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Cape gooseberries are globular fruits, averaging 1 to 2 centimeters in diameter, and are encased in a green to tan, the papery husk that forms a lantern shape. The skin of the fruit is initially waxy and slightly sticky when removed from the husk, giving way to a smooth and taut consistency. The skin also transitions from green to orange-yellow when ripe. Underneath the surface, the flesh is aqueous, soft, yellow-orange, and is filled with many small, crunchy, and edible, cream-colored seeds. Cape gooseberries have a sweet-tart flavor that is reminiscent of a cherry tomato.
Cape gooseberries are best suited for raw and cooked applications such as boiling and baking. The husks should be discarded before consumption as they have a bitter taste and are inedible, but they can be used as an ornamental decoration on baked goods and desserts. Cape gooseberries can be eaten fresh, out-of-hand as a sweet-tart snack, sliced and tossed into green and fruit salads, chopped into salsas, blended into smoothies, or made into a puree. The small fruits are also easily incorporated into cereals, oatmeal, and yogurt and can be sliced and served as a topping over ice cream. Cape gooseberries are popularly dipped in chocolate, fondant, icing, or pricked and rolled in sugar as a bite-sized dessert in England. The fruit has high pectin content also allows the berries to be cooked into preserves, compotes, and syrups for use in pies, crumbles, and tarts. In addition to sweet applications, Cape gooseberries are used similarly to tomatoes. They can be cooked into gazpacho, mixed into rice and stuffing, baked into bread and muffins, or halved and served with burrata cheese, basil, and a drizzle of balsamic vinegar. The berries can also be canned or dried for extended use.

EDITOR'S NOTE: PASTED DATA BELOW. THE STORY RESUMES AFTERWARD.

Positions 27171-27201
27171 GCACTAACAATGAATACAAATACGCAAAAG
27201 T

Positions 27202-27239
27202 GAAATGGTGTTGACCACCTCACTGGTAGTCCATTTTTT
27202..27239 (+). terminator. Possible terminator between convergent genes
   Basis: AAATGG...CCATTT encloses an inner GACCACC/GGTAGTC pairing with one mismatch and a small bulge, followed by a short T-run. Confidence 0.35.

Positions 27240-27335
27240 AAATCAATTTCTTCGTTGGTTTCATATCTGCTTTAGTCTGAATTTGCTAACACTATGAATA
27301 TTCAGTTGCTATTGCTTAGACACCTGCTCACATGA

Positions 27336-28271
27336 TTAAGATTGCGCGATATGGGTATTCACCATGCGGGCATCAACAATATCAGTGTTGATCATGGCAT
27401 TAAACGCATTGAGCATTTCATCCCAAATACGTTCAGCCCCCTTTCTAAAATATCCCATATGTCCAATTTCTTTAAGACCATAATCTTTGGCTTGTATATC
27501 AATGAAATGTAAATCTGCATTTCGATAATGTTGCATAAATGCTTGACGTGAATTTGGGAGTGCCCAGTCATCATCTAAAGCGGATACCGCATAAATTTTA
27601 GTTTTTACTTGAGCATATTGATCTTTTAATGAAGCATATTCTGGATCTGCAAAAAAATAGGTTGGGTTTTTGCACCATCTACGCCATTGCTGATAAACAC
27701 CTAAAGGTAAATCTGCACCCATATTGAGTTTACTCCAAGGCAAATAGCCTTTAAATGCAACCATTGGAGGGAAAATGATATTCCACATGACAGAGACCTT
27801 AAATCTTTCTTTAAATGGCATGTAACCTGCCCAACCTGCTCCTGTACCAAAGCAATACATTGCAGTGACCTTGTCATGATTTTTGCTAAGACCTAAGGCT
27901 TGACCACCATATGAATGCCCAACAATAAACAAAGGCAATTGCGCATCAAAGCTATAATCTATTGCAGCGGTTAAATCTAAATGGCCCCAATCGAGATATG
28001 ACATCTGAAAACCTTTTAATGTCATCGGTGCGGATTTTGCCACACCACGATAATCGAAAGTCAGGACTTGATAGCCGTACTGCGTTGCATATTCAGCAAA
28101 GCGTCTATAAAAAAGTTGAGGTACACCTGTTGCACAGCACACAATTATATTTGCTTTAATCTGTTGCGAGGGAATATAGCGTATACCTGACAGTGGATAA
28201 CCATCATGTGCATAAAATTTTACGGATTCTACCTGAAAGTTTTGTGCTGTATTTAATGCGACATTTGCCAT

You can store it unwashed in the refrigerator for 5-7 days.